Thursday, 26 December 2013

Five Things I'd Like To See The Back Of In 2014...

Well, that's Christmas over and done with for another year.  In less than a week, we'll be saying goodbye to 2013 and ushering 2014 in its place.  And that's good.  Change is good; it keeps us on our toes.  With that in mind, I've had a think about a few changes I'd like to see in 2014.  Being me, these changes aren't personal ones.  In fact, my little list of changes came in the form of an internal rant whilst I was checking Facebook this morning.  So, sit back and ponder the top five things I'd like to see the back of in 2014...

1. Couples who take selfies in bed and then post them online.


How did this even become a "thing?"  I mean, seriously.  At what point did someone, all cosied up under the covers with his or her loved one, decide: "Oh my God, you know what this situation calls for?  Photographic evidence, which we can share on social networking sites!"  Newsflash:  WE DON'T WANT TO SEE IT.

If you've never seen a bed-selfie, consider yourself lucky.  In the last fortnight, I've seen at least three on my Facebook feed.  Maybe I just befriend perverts...  Who knows.  All I do know is that if I never see a snap of a topless guy lying under the covers whilst his girlfriend (who is either also topless, or - ooh, how cute - wearing his shirt) snuggles up beside him, it will be TOO SOON.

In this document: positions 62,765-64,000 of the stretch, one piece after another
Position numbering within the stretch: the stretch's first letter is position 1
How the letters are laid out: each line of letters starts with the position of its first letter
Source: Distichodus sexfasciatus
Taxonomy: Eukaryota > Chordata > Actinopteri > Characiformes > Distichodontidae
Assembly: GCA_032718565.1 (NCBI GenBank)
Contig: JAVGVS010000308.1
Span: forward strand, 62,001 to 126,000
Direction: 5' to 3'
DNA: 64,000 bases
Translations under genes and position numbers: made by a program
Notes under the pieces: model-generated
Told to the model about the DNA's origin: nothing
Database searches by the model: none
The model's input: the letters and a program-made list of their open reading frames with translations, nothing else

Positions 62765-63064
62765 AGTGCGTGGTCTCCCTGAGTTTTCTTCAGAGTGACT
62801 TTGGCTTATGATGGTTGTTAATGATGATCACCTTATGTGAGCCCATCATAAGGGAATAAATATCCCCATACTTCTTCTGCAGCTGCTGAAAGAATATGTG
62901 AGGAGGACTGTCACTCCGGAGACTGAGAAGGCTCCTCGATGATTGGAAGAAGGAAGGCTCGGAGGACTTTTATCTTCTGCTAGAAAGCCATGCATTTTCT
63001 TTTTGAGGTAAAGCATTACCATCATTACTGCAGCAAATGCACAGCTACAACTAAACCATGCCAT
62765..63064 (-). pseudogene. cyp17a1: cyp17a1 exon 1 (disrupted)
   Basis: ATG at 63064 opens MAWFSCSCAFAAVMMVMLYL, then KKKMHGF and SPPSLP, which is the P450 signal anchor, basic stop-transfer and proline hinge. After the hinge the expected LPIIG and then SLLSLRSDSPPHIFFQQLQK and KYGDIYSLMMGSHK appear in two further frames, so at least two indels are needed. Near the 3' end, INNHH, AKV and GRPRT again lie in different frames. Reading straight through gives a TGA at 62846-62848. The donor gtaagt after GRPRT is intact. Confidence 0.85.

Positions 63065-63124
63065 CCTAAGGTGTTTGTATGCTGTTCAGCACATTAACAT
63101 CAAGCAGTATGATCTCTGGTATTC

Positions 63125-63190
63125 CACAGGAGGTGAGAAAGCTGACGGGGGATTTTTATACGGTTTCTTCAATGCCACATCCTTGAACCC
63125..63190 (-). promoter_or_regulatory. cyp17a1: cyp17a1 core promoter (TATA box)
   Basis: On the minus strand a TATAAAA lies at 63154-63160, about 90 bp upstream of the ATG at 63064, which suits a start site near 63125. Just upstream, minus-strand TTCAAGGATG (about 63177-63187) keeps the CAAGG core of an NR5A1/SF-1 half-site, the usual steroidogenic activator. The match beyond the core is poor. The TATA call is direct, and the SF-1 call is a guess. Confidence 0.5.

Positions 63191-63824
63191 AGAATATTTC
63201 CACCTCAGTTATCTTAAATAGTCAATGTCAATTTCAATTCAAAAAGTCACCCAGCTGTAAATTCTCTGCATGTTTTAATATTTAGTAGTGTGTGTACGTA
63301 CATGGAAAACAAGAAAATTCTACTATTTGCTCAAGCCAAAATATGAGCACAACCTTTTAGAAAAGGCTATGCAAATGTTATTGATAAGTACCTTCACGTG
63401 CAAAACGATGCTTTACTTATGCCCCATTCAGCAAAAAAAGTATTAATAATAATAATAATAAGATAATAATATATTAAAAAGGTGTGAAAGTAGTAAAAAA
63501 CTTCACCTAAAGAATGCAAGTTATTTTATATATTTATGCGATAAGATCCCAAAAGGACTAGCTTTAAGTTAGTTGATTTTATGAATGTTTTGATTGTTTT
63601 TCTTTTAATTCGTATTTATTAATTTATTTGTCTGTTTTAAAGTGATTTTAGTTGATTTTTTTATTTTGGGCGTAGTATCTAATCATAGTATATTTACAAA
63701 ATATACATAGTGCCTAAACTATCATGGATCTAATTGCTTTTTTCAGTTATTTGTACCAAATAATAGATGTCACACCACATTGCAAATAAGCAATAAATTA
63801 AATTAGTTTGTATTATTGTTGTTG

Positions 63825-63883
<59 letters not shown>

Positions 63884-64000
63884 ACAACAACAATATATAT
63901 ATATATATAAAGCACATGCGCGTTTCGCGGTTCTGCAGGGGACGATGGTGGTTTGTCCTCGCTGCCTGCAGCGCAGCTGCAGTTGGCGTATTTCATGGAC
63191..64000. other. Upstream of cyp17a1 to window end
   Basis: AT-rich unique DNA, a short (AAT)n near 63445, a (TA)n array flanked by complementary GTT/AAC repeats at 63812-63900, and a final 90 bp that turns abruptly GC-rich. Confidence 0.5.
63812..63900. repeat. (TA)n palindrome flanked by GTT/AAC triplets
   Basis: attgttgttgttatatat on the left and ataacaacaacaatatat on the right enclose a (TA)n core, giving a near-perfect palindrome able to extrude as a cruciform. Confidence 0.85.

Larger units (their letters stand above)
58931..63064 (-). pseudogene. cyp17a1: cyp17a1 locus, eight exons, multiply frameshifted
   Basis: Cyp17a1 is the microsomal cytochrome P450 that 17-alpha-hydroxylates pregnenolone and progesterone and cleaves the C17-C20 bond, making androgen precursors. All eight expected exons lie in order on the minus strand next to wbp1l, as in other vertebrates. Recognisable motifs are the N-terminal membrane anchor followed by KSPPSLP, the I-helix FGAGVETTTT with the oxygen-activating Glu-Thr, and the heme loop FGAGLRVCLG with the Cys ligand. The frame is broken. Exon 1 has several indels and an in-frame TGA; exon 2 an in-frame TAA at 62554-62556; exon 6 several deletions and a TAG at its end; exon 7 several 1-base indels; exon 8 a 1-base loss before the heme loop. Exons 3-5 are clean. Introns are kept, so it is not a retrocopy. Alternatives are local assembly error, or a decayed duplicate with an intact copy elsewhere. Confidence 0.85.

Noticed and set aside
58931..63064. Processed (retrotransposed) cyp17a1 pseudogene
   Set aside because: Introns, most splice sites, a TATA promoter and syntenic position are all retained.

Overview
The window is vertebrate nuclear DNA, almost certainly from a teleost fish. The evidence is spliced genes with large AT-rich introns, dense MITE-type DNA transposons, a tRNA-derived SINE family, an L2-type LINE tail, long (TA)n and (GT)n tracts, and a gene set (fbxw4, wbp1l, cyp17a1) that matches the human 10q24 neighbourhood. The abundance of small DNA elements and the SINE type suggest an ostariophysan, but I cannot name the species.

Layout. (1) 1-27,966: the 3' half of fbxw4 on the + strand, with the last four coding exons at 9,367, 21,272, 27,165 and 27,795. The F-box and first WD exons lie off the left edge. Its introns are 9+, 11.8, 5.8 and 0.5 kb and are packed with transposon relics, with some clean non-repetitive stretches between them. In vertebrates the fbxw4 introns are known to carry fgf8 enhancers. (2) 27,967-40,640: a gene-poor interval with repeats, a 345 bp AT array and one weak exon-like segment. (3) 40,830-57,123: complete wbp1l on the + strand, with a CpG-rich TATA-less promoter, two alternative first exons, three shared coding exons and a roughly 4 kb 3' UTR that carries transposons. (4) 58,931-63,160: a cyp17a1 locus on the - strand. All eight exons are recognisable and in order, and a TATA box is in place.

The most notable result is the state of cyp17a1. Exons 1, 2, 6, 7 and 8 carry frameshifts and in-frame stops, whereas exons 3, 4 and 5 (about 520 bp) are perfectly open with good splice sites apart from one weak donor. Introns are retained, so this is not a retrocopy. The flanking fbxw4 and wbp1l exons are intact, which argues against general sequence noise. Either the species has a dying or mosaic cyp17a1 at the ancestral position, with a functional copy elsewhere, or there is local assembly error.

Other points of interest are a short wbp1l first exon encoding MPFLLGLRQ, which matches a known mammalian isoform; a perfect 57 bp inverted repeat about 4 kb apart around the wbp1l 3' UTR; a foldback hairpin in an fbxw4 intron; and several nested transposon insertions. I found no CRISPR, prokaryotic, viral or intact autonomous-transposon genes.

Bed-selfies, or, to give them a suitably nauseating name, "belfies," generally fall into two camps, both of which are almost certainly liable to induce a fit of violent dry-heaving in anyone unlucky enough to witness them.  First, there's the cute belfie.  In these pictures, the couple are either snuggled up, smiling smugly at the camera with expressions that shriek "look at our love!  Feast your eyes upon our adoration for one another!  WE ARE SO HAPPY THAT WE FEEL THE WHOLE INTERNET NEEDS TO SEE OUR PRIVATE CUDDLING TIME!"  OR the couple will be engaged in some sort of "cute" activity.  This can range from a pillow fight all the way through to breakfast in bed.  No matter what the situation, here's the thing:  The "cuteness" is totally destroyed by the fact that a) you've had to stop what you're doing in order to photograph it, thus rendering the moment utterly lost and b) that glorious moment means something to the two of you and nobody else.  By snapping it and posting it on Facebook or Twitter, you don't look all lovely and adorable; you look like you can't simply enjoy some quiet time together, without feeling a desperate need to include everyone on your friend list, when not one of those people has requested to be involved (and if they have, you probably need to take out a restraining order).  Either that or you look smug, as though you want to forcibly rub your love in the face of every single person you know.  Neither is a nice option, guys...